Photo Credit: Flash 90
Chief Rabbis David Lau (L) and Yitzhak Yosef opposed the bill on giving local rabbis power for conversion.

A Knesset committee has for the second time approved a bill allowing local rabbis to oversee conversions to Judaism in Israel, and the bill is now slated to be returned to the full Knesset for its second and third readings.

The Knesset Constitution, Law and Justice Committee on Monday approved the conversion bill by a vote of 6 to 5. It had previously been approved in March, but the committee was required to vote a second time following the addition of 38 amendments proposed by the opposition, all of which were voted down by the committee.


Despite the fact that the bill is now officially out of committee, it is unknown when it will move to the Knesset floor. Israeli media reported last week that Israeli Prime Minister Benjamin Netanyahu had withdrawn his support for the bill in order to shore up his coalition base and not upset the Haredi Shas and United Torah Judaism parties, whom he might need to form an alliance in future governments.

The bill was sponsored by Elazar Stern of Tzipi Livni’s HaTnua party and is opposed by the Likud and Jewish Home parties as well as the Haredi parties and chief Rabbi David Lau and his Sephardi counterpart, Rabbi Yitzhak Yosef.

Under the measure, as many as 30 courts made up of municipal rabbis would be allowed for the purpose of conversion. Currently there are 33 rabbis and four conversion courts that can perform conversions throughout Israel.

“We are pleased that, in the end, the lawmakers were able to see beyond the politics and reach out to potential converts in a positive way,” Rabbi Seth Farber, director of the ITIM Jewish Advocacy Center, who was involved in the drafting of the bill and participated in the hearing told JTA. “Each day, hundreds of individuals who made aliyah as Jews but aren’t recognized as Jews by the rabbinate are being alienated by the Jewish State. This bill provides them a small glimmer of light.”



  1. Really? So, you go against the Gemara's take on conversion, which was a local beit din, snip, dunk and voila. People weren't required to pay thousands, spend years and cow tow to the conversion rabbi and then face the possibility that the Ger's status as a Jew and that of his or her off spring will be threatened because of political attacks on various religious leaders.

    Modern Orthodoxy is robust. Many who call themselves MO may not be, likewise, many who call themselves Heredi also shame all of us through misbehavior toward boys, girls, women, gentiles, and other Jewish men.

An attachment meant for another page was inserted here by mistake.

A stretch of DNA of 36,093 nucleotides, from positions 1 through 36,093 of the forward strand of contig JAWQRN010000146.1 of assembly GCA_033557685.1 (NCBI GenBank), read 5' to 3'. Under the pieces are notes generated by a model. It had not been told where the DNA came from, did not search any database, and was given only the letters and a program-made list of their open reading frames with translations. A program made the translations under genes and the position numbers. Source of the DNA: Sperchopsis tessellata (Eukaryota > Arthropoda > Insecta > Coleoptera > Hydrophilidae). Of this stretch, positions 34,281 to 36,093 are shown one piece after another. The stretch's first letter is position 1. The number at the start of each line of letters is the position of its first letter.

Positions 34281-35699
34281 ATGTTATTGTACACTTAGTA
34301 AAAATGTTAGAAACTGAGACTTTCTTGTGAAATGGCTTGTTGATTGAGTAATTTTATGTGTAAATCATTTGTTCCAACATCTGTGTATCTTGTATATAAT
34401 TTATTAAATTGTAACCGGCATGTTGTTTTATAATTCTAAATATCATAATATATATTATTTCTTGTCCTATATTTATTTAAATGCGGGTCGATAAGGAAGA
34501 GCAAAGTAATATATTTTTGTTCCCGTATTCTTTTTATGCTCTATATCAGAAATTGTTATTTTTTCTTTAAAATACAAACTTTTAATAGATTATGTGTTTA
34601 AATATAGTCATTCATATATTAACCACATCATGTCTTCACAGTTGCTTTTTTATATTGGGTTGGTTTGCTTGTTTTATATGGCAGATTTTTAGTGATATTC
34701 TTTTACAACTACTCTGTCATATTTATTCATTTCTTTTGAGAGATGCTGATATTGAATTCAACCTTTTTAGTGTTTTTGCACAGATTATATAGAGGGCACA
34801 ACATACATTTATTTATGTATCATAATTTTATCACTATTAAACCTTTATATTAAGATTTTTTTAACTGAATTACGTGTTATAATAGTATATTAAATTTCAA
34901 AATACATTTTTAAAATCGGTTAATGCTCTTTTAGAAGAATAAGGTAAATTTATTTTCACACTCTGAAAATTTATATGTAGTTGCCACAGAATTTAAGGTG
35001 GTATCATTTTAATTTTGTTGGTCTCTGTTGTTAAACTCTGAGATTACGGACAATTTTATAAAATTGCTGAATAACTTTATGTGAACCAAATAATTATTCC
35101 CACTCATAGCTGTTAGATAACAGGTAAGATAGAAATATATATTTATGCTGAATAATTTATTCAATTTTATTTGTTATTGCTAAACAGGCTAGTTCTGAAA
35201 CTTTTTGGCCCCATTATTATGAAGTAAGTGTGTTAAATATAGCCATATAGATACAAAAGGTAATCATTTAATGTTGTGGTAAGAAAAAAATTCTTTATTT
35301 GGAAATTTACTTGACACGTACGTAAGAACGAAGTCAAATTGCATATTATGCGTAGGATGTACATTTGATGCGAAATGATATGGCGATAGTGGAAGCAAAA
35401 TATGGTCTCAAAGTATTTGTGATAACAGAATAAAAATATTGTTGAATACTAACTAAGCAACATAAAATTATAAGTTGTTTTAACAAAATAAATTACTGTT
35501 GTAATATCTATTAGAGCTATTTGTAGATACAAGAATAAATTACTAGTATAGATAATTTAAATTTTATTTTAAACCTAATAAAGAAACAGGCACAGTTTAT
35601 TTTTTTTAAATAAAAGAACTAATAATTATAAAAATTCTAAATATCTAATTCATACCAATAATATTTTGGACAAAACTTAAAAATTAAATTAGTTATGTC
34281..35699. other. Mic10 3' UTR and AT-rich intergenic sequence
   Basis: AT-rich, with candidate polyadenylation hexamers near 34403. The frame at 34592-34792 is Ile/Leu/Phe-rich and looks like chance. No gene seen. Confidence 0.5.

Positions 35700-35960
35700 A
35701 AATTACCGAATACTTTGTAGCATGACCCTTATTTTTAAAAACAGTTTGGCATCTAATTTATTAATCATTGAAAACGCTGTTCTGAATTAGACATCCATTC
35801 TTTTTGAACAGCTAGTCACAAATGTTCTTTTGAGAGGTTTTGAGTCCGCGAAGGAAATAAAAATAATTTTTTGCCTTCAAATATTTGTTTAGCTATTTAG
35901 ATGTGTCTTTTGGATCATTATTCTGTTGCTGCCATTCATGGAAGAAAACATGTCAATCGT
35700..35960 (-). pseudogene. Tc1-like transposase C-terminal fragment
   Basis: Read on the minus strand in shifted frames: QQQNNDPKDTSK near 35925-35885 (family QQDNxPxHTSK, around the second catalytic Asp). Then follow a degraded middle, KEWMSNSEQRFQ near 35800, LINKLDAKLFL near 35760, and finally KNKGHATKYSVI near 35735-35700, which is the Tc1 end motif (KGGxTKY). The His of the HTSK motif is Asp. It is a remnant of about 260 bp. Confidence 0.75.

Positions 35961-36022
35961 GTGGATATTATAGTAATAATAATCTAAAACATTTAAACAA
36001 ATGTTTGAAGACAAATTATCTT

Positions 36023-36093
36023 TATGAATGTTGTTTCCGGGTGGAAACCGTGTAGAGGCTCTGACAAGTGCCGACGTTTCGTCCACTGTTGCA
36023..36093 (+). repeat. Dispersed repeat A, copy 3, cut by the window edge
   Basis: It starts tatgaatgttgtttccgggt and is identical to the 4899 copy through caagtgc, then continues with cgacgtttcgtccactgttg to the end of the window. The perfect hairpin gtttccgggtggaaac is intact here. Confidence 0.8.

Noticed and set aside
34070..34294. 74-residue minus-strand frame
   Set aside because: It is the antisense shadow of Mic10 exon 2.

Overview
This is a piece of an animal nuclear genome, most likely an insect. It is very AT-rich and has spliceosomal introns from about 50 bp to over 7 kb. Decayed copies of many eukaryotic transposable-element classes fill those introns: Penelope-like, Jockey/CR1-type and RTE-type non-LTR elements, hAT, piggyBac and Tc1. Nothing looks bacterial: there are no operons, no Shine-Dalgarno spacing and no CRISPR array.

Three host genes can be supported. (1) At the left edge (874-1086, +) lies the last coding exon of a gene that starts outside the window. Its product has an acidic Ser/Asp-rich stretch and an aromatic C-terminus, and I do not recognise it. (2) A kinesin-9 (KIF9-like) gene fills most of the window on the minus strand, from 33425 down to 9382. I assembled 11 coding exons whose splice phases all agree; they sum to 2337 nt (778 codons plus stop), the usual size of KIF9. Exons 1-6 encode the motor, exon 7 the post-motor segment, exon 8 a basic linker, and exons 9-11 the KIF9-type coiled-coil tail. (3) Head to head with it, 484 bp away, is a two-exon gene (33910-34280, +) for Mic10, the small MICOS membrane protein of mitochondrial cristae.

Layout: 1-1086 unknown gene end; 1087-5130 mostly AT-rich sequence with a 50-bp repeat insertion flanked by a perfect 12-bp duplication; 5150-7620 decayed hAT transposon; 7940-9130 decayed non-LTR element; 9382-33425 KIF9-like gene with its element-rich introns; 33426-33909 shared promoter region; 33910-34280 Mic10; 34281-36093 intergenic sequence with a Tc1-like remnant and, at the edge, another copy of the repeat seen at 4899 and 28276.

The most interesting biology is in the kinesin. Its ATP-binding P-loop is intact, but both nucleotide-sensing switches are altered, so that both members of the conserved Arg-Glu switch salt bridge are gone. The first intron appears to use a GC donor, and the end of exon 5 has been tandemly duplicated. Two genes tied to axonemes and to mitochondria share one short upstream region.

2. Nathaniel James Warshay , Nathaniel, would this mean that the new converts now under reform and conservative conversions won't be recognize as converts and won't be able to do aliyah to Israel and become legitimate israelis citizen? and what about the marranos jews, legitimate descendant of Spanish Inquisition and can prove their descendancy and on top of that some rabbis won't accept that prove and make them go through conversion process, what will be with them, would they instead travel to israel as visitors and do aliyah in israel, and study in israel, to become then accepted there?

  3. Chesed Yocheved Avraham , I think you raise some good questions, but there are several there. The return of conversion to local communities is something that might deal with some of the discontent. Traditionally, local batei din have been recognized for their decisions; as it should be.
    I believe that conversions from the liberal streams of Judaism raise issues of the status of who is conducting the conversion and how it is done (i.e. the mechanics). Both the Reform and Conservative movements have changed their rules for things, some by majority and others by minority. And then there are the Reconstructionist and Humanistic movements. Who is to say that there should be any rules or any self-defined movement and should not be added?
    The Gemara’s rules for conversions have been added to tremendously. As I understand it, one was not required to be practicing all 613 mitzvot at the time of conversion. In fact, one never can, as one would have to be both male and female, Cohen, Levi and Israel, as well as alive during the Temple period and before, etc. It appears that the machmer crowd has added to the requriements and possibly to the mitzvoth, contrary to the Torah’s warning to neither add to nor detract from the Torah – that is, don’t create new or eliminate mitzvoth (a likewise concern for liberal Jewish movements that have taken away from the Torah).
    Issues of the Moronos really should be the concern of the Batei Din, which would nneed to consider the Law as it approaches those who are descendants of people who were forced to convert (can the force be proven? Or is it considered de jure?), and that they and they ancestors have practiced other religions since. The batei din should deal with these issues fairly.
    An example of the machmer approach creating trouble now and down the road is the refusal to allow the non-Jewish olim from the former Soviet Union in the early 90s to convert. As long as they would be willing to undertake the basic requirements (brit, submersion, desire to be Jewish), they should have been converted. In the past, population were converted en masse. However, they weren’t and now marriage has become an issue for their children and every Israel’s child.

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